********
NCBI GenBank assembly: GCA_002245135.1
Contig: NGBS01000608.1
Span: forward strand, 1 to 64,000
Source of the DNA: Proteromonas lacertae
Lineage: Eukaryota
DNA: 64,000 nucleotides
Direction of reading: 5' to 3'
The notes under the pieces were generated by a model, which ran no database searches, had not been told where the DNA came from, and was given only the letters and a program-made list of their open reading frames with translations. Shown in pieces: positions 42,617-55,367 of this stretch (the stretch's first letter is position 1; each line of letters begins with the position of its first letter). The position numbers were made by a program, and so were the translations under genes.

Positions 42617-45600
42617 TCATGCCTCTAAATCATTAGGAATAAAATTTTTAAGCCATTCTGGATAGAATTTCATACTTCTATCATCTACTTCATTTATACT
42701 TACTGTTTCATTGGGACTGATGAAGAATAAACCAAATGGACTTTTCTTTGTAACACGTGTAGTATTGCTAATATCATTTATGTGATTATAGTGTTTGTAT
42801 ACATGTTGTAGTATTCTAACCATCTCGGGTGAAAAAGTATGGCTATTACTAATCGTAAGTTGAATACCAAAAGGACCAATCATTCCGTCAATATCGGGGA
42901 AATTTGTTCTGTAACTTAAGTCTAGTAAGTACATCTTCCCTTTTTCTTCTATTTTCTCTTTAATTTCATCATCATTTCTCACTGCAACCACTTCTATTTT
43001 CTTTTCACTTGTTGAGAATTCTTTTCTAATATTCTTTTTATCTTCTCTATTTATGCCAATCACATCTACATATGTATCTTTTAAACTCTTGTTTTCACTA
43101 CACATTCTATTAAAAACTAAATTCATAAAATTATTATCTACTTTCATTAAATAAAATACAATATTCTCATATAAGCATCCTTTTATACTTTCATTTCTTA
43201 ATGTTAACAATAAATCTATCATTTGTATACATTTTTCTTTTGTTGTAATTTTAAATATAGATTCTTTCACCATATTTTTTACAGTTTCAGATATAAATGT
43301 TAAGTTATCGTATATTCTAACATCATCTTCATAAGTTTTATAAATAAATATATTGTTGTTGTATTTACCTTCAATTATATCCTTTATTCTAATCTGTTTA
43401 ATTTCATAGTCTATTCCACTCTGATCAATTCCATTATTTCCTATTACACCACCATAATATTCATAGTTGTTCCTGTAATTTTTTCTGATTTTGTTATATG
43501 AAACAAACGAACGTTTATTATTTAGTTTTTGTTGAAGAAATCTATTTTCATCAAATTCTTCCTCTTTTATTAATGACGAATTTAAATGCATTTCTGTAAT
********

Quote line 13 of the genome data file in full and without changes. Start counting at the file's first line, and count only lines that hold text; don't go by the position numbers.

42901 AATTTGTTCTGTAACTTAAGTCTAGTAAGTACATCTTCCCTTTTTCTTCTATTTTCTCTTTAATTTCATCATCATTTCTCACTGCAACCACTTCTATTTT